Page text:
"Most women are damn fools and children." -- Robert A. Heinlein
Most of my life, I've enjoyed the company of women. I was initially pleased at efforts to bring more women into the American workplace. I felt it would be good for all concerned. I no longer think that's the case.
The reason? I detest stupidity. I do what I can to avoid the stupid, especially the willfully stupid. Unfortunately, the weaker sex is especially inclined toward the condition: partly because of innate tendencies, and partly as a result of sociopolitical encouragement.
Recently on Facebook I found myself being hated by several women who previously were at least friendly online. They are wives and gamers who I knew online and we got along well. I try to always treat women with respect, especially online where they tend to be treated as at best second class players or meat to be devoured by horny gamer boys.
However, when the topic of unequal pay came up, I made the mistake of pointing out to two pregnant women that because women can get pregnant they are less valuable to an employer than men who cannot. I'm sure a combination of hormones, frustration, stress, and general vulnerability played into their response but now they hate me....
Think about this objectively and it will make sense to you. Say you have a company, and you have two prospective workers.
- Worker A might, and is likely to, take on a condition wherein they will miss 6-12 months of work or more, and by law the employer must not only retain them as an employee, but pay them for the time they are gone.
- Worker B cannot suffer from this condition.
Now, assuming you are prohibited by law from simply never hiring Worker A, what will your response be?...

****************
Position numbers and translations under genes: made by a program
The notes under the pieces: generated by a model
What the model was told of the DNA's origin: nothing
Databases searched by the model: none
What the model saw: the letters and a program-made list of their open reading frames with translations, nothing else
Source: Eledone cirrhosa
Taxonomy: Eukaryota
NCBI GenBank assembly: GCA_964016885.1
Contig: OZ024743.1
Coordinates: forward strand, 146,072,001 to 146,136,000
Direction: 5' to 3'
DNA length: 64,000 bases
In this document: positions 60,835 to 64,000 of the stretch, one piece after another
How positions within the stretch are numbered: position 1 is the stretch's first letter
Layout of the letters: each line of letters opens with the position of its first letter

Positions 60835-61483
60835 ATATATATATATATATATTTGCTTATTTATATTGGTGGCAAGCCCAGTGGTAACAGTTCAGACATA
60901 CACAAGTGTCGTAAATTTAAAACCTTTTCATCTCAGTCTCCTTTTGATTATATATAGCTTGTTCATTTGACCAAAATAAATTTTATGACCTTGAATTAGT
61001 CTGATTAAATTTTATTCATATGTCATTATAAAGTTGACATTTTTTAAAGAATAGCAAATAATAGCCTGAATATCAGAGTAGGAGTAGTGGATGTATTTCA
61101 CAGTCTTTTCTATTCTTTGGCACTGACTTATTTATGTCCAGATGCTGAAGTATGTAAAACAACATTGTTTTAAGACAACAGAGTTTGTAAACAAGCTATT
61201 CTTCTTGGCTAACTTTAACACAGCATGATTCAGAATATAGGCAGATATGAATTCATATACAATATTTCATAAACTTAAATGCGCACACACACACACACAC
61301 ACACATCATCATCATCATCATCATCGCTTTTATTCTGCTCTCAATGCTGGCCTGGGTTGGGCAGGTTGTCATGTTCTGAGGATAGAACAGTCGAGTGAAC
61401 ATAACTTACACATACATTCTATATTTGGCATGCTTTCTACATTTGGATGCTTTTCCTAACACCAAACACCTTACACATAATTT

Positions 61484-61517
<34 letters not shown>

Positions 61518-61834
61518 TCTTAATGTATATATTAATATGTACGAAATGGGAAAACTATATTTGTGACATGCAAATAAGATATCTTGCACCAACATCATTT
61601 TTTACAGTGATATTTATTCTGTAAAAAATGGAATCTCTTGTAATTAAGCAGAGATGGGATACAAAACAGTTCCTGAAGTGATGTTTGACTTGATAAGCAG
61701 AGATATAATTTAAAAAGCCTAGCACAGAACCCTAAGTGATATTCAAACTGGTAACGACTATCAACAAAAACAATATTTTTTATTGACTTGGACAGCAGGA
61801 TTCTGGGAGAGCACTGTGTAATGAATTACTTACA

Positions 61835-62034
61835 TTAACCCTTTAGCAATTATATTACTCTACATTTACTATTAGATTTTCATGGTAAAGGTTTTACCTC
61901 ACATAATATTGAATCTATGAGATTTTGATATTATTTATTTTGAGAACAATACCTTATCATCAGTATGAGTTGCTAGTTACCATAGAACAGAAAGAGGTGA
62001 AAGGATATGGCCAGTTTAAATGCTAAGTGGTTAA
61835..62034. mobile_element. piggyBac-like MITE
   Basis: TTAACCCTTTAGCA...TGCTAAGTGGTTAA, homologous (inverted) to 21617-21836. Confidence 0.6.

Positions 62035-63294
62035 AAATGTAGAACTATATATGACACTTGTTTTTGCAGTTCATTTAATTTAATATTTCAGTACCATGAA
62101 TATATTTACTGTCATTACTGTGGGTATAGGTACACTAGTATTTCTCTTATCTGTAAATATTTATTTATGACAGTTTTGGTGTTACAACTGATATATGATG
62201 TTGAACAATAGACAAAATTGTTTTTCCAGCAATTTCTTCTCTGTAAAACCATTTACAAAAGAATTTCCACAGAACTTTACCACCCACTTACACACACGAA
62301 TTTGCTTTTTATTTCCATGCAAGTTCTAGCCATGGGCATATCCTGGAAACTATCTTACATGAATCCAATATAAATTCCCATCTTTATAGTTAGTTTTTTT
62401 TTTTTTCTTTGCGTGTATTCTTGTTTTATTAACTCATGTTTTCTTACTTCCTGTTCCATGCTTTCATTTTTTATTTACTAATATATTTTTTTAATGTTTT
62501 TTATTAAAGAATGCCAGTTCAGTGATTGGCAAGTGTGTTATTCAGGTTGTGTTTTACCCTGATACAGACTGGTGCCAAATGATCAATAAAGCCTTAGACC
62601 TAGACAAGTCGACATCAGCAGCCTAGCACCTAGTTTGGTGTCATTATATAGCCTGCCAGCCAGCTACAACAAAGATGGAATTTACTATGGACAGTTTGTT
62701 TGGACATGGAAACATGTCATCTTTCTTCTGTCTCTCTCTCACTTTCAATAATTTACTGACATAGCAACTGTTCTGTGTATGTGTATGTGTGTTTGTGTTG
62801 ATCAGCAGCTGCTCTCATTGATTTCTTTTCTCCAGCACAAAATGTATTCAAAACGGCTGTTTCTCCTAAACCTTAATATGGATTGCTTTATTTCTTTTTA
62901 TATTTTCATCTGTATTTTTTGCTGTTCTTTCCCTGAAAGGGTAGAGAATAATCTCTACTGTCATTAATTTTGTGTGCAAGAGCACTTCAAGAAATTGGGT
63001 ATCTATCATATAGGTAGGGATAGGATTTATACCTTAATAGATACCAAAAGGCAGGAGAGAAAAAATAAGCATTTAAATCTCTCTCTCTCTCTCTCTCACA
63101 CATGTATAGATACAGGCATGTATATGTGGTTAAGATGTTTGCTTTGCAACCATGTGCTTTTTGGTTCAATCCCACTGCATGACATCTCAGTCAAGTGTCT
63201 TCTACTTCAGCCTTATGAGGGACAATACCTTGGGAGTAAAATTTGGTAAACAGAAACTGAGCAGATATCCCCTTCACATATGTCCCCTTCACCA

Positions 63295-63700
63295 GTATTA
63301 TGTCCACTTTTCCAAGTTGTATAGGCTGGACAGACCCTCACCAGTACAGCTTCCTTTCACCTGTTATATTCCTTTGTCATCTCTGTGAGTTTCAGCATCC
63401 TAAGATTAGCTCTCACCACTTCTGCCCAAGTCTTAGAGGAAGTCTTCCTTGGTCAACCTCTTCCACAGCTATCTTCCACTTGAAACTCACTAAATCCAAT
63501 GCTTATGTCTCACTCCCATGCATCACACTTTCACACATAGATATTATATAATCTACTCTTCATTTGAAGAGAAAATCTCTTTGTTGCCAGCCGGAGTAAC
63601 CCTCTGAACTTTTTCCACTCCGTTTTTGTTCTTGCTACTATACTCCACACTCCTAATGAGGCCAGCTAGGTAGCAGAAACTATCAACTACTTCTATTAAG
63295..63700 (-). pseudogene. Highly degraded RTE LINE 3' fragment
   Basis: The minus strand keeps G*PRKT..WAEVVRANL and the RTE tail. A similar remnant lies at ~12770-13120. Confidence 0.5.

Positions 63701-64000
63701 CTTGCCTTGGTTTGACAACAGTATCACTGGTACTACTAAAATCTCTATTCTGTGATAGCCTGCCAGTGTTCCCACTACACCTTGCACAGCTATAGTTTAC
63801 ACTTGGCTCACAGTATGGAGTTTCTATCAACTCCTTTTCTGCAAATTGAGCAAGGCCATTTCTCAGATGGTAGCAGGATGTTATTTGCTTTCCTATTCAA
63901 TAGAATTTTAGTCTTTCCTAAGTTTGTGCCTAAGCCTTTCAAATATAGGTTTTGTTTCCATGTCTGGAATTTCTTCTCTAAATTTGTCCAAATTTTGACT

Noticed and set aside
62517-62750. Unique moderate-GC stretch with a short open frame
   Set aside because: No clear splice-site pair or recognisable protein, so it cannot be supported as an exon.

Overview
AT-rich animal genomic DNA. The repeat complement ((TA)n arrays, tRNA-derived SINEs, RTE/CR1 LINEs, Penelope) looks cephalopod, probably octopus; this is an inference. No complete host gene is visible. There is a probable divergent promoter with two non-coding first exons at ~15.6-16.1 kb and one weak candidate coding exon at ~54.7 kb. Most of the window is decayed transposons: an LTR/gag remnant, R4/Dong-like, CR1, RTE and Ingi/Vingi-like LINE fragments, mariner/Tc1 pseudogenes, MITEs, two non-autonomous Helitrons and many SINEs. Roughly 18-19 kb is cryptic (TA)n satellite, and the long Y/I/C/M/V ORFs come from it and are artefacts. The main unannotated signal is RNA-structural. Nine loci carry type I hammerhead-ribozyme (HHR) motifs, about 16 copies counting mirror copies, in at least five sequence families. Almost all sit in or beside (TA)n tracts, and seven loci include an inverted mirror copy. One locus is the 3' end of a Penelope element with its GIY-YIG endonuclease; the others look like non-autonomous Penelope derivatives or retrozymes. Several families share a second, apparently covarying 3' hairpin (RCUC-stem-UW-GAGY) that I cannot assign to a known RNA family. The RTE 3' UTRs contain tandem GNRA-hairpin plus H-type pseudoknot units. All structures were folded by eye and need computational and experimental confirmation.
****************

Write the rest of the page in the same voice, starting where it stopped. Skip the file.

From a business' perspective, the conclusion is quite obvious. But women seem to have a problem with the deal because it is tilted against them. All of us want things going our way and are frustrated and unhappy when things go against us, that's just normal for humans on this earth. So I do sympathize with women being less than pleased with the reality.
Yet there seems to be another layer lately, one that has been tacked on by feminism which argues that women should have the upper hand and best deal in everything, and in the name of equality get the good parts of all things and none of the bad. For example, women don't want to be equal to men in lifespan or likelihood of heart disease.
So when I brought this up, the embittered women declared that I thought women as a gender were "worth less as human beings" because of their body parts. This would come as a shock to the women in my family, not to mention the many I've dealt with and known in my life.
The author of the above was unprepared for the reaction he received. I could have told him, without knowledge of anything but what he was going to say, what it would be. The reason is quite simple:
- First, women have an innate preference for steering their decisions according to feelings and the consensus among their friends, as opposed to using logic and evidence.
- Second, women have been privileged creatures in Western society from an entirely objective standpoint for a long time now.
- Third, now that literally everything is political, and women have been taught that no depth of viciousness is out of bounds, their natural propensity for emotional manipulation has been set free to "work" for them in the economic domain.
Classic stupidity. The women who reacted as described above have alienated a potential ally in many matters. More, they have contributed to the burgeoning realization among men that women can no longer be trusted to react at all rationally to a situation they find unfavorable, or to a logical analysis thereof.
But they got their spleen out. They hit their "detractor" in his sensitive parts. No doubt they enjoyed the short-term "We sure showed him" pecking-party satisfaction from it. That's what matters, isn't it, ladies?
The second citation illustrates the ultimate outcome from such viciousness:
So here’s what happened:
- While sitting in the 10th row of a Python programming conference, a developer who used to work for mobile monetization startup Playhaven apparently made a joke about “big” dongles and “forking someone’s repo.”
- Adria Richards, a developer evangelist sitting in front of them, called them out on Twitter and in a blog post for making the conference environment unwelcoming toward women. PyCon then escorted them out to the hallway.